If you’re seeking out Smartling alternatives, chances are you’re trying to refocus your localization project holistically. You want to go beyond merely string translation to find something that’s going to support your business in more of an end-to-end way.

You don’t just want reliable translation results. You want results that directly improve your bottom line.

That’s not to say Smartling is a poor choice. It’s a well-designed, cloud-based program that offers a lot of intuitive features. When it comes to translation management, it’s an industry leader. However, when you break down its components, there are instances where Smartling alternatives may be a better choice.

Smartling Pros and Cons

Smartling was initially developed as an app and web string translator. Those roots remain, and that’s where most of the features and improvements are focused. Here are a few Smartling pros and cons to consider:

Pros of Smartling:

  • Translation memory: All jobs are saved to allow the company to build a database of commonly used phrases and recommendations and incorporate them into an intelligent translation memory (TM). Smartling also supports corporate glossaries and lexicons to feed into the TM and improve it.
  • TM-driven workflow recommendations: The TM is used to guide linguists as they complete strings of content, which improves quality and creates consistency.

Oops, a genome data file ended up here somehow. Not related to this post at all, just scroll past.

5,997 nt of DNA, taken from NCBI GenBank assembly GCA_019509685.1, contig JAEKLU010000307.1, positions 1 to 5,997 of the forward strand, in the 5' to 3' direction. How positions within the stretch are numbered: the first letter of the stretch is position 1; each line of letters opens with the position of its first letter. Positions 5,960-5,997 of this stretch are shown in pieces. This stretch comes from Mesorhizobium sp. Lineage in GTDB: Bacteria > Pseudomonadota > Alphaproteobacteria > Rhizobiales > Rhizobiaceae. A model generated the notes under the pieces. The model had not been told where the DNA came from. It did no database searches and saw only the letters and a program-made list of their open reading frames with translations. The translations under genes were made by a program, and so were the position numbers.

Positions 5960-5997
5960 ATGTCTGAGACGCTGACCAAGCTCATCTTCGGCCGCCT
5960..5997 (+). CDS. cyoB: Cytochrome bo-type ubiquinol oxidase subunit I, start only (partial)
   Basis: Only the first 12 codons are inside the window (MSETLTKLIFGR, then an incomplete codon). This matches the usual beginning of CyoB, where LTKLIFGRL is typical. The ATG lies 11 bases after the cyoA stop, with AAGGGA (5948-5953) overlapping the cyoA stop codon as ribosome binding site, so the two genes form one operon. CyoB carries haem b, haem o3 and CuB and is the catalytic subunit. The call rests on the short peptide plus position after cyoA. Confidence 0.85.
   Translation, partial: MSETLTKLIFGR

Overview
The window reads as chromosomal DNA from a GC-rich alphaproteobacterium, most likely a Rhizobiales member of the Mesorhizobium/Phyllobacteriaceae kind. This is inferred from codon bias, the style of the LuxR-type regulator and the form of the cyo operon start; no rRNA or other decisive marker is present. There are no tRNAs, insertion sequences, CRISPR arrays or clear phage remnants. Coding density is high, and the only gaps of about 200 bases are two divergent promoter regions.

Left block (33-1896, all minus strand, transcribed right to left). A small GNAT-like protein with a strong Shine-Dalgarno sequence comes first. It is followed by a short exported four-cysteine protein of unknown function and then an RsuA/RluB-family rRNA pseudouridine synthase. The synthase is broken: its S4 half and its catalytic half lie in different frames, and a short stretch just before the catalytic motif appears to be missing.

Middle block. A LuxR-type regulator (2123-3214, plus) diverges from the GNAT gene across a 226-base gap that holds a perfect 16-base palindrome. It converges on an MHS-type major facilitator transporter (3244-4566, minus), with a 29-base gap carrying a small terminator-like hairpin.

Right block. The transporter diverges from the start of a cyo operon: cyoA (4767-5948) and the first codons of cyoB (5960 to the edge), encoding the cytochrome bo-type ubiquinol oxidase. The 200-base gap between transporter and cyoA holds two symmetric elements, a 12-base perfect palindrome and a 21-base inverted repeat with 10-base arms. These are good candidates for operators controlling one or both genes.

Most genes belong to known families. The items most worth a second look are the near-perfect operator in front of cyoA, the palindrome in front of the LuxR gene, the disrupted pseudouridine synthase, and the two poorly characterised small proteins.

• Automatic translation routing: Projects are assigned automatically, saving managers time on vetting and selecting linguists for projects.
  • Integrations: Smartling shines when it comes to integrations. They offer connectors for major CMS tools like Drupal, Site Core, and Adobe CQ, among others. They also offer assistance for standard marketing programs and support for hosted exchange folders like Box, Dropbox, Google Drive, and OneDrive.

Cons of Smartling:

  • String-focused: Strings are only part of the picture in translation projects. You also need to be able to understand context based around those strings. Smartling was designed for strings, and the platform continues to support that as a primary focus.
  • Simul-work support: Smartling does not support simultaneous work on a project, which is a challenge as so much must be completed collaboratively in a translation project—especially when it comes to QA processes.